Apple reshuffled its iPad lineup this week by killing off a few older models, upgrading the base storage for the iPad mini 4, and introducing a new $329 iPad with a 9.7 inch, 2048 x 1536 pixel display.

The new model is definitely the cheapest 9.7 inch iPad Apple has offered to date. But now that it takes the place of the iPad Air 2 in Apple’s lineup, you might be wondering if the new model is actually better than the one it replaces… or if it’s just cheaper.

It turns out the answer isn’t all that straightforward.

On the one hand, the new iPad 9.7 has an Apple A9 processor, compared with the A8X chip used in the iPad Air 2. And Apple says the new tablet has a brighter display.

But it’s possible that part of the reason for the brighter screen is that the iPad 9.7 does not have a fully laminated display with antireflective coating. That makes it the only current-generation iPad to lack those features.

That means the screen might be brighter, but it might also be a bit tougher to view outdoors or under a direct light source, since it might reflect more glare.

The new model is also thicker and heavier than the iPad Air 2:

  • The iPad 9.7 is 7.5mm thick and 1.03 pounds
  • The iPad Air 2 is 6.1mm thick and 0.96 pounds

So the new tablet is faster and brighter, but the thicker, heavier, and maybe harder to use outdoors. The fingerprint sensor has also been switched to a Touch ID sensor like the ones used in the latest iPhones.

But there’s still one major thing the new iPad has going for it: its $329 starting price. The iPad Air 2 had a list price of $499 when it first launched in 2014, although some stores sell it for less than that now.

via PhoneArena

 

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12 replies on “Is Apple’s new 9.7 inch iPad an upgrade? Or is it just cheaper?”

  1. Makes me laugh at the thought that Apple (may have) spent countless hours deciding on a new price. $299 would have everyone saying budget. The oddly priced $329 is solidly in the $300 range and skirts the line between budget and premium ($400 and up). Special deals and/or resells would still have it at high $200 range, more or less (so people still think $300).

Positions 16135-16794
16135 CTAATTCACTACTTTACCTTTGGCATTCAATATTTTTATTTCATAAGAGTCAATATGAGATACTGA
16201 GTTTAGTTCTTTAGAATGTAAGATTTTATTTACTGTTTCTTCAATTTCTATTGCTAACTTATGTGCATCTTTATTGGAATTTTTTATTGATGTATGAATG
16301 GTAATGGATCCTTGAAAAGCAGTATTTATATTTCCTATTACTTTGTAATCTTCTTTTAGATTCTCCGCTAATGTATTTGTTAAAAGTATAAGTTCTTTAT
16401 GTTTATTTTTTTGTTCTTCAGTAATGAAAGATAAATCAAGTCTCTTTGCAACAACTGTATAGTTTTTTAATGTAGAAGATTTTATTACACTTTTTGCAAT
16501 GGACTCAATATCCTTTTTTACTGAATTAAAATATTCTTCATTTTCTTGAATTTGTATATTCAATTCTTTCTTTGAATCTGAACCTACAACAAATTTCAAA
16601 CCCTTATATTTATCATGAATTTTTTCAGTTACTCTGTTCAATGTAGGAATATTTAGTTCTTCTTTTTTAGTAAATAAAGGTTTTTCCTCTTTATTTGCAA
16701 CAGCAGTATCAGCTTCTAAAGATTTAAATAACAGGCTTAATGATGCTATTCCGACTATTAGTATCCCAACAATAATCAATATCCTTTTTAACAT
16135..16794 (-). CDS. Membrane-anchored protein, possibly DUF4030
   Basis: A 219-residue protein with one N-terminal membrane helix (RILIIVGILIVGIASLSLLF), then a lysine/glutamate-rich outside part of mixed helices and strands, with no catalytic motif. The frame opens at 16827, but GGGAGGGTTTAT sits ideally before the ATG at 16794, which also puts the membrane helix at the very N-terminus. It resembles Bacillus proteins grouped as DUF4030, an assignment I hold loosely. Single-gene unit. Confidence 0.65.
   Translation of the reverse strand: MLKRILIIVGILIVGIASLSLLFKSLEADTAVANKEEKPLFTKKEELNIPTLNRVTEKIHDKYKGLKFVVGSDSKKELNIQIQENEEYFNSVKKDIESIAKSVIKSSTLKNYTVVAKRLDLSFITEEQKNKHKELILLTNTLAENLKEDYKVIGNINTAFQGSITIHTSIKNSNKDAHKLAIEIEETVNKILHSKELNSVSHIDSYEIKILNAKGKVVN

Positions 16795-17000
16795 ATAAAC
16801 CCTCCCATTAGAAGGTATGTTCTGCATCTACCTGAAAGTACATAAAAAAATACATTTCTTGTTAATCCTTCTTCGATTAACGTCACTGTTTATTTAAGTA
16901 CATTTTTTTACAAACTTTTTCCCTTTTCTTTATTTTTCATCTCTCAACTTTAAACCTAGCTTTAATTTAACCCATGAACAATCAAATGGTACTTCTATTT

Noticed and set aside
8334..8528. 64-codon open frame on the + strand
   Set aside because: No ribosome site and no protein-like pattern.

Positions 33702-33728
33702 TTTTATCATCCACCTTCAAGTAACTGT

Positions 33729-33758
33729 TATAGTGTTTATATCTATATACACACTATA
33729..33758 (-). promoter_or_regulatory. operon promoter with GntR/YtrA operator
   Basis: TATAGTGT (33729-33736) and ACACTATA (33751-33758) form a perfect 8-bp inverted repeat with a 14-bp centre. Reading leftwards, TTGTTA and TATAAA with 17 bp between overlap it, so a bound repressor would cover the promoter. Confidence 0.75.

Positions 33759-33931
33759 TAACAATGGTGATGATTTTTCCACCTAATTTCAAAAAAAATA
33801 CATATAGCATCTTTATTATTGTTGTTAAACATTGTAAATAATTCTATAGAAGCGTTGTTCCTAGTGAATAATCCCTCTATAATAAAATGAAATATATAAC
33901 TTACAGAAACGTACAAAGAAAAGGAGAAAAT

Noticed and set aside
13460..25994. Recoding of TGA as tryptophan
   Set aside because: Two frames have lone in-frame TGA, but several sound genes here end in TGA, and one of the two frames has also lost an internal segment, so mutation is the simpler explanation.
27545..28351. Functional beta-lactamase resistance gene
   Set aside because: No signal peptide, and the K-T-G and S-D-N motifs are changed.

This pricing thing is such a departure for Apple but their silence re: macOS says a lot more – high prices, weird hardware decisions, dwindling market share and a record number of angry fruit-juice drinkers.

  2. $329 for a brand new 9.7 inch iPad, I can deal with a non-laminated screen and a little extra weight. I actually prefer a thicker tablet. I am seriously considering the 128gb cellular version for $559.00. I still use and iPad 1 as an ereader and media player. The non laminated screen has not bothered me yet. This new iPad could help my photography workflow when I am away from my home computer. My current iPads are now to slow to fill that roll anymore.

  3. Primary thing this iPad had going for it over the Air 2, is that it will be updated for several more years after the Air 2 supports ends.

  4. I spoke to an Apple tech support friend of mine today, and she said the new iPad model may be aimed at the education market — priced to be more attractive for schools to buy in bulk. Young consumers are particularly valuable to businesses since the buying habits they develop often last a lifetime.

    1. Schools already get *huge* discounts on iPads. This is aimed squarely at the parents of those kids who want an iPad each. The parents love it because it’s easier and cheaper than to, you know, actually parent the kids.
      Also, I seem to remember Apple donating a shed load of iPads to Californian schools.. only to have the schools stop using them because kids hacked them, broke them, were simply distracted by them.. and the support costs were too high.

      1. They’re not mutually exclusive, and don’t expect Apple to give up on the schools market, for the reason I gave above.

        1. You didn’t hear nothin’ from me, but the price we’ve been quoted is $300 for education. I agree that’s what they seem to be targeting, but for a lot of reasons, iPads are starting to be more trouble than they’re worth. Our client schools get frustrated at the lack of good filtering or monitoring you can get without expensive third-party software. Everyone’s fed up with the clunky setup that has to be done to get Classroom working properly, and even then it’s a gamble.

          On the other hand, Chromebooks with Android are looking more attractive, cheaper, and way easier to manage. With the current trends, I think Apple’s going to need a lot more up their sleeve to win more education customers.

  5. This has been Apple’s way of [attempting to] maintaining market share for many years now – instead of incorporating [mostly other companies’] technological advances, they produce new form factors (iPhone Plus) or open to new markets (China, etc). Now they’re joining the race to the bottom wrt price.

    Bravo Apple, you’ve now completely become the other manufacturers that your mindless gimps used to troll.

    What are you going to go next? You’re still not going to reverse your market losses.

    1. “What are you going to go next? You’re still not going to reverse your market losses.”

      Well, you know a time comes at every big company’s life when they try to install Android on something when nothing else sells.

    2. They still make more per quarter than Amazon has ever made in the entire existence of their company. I love to hate on them too, but they aren’t losing as much money as you think

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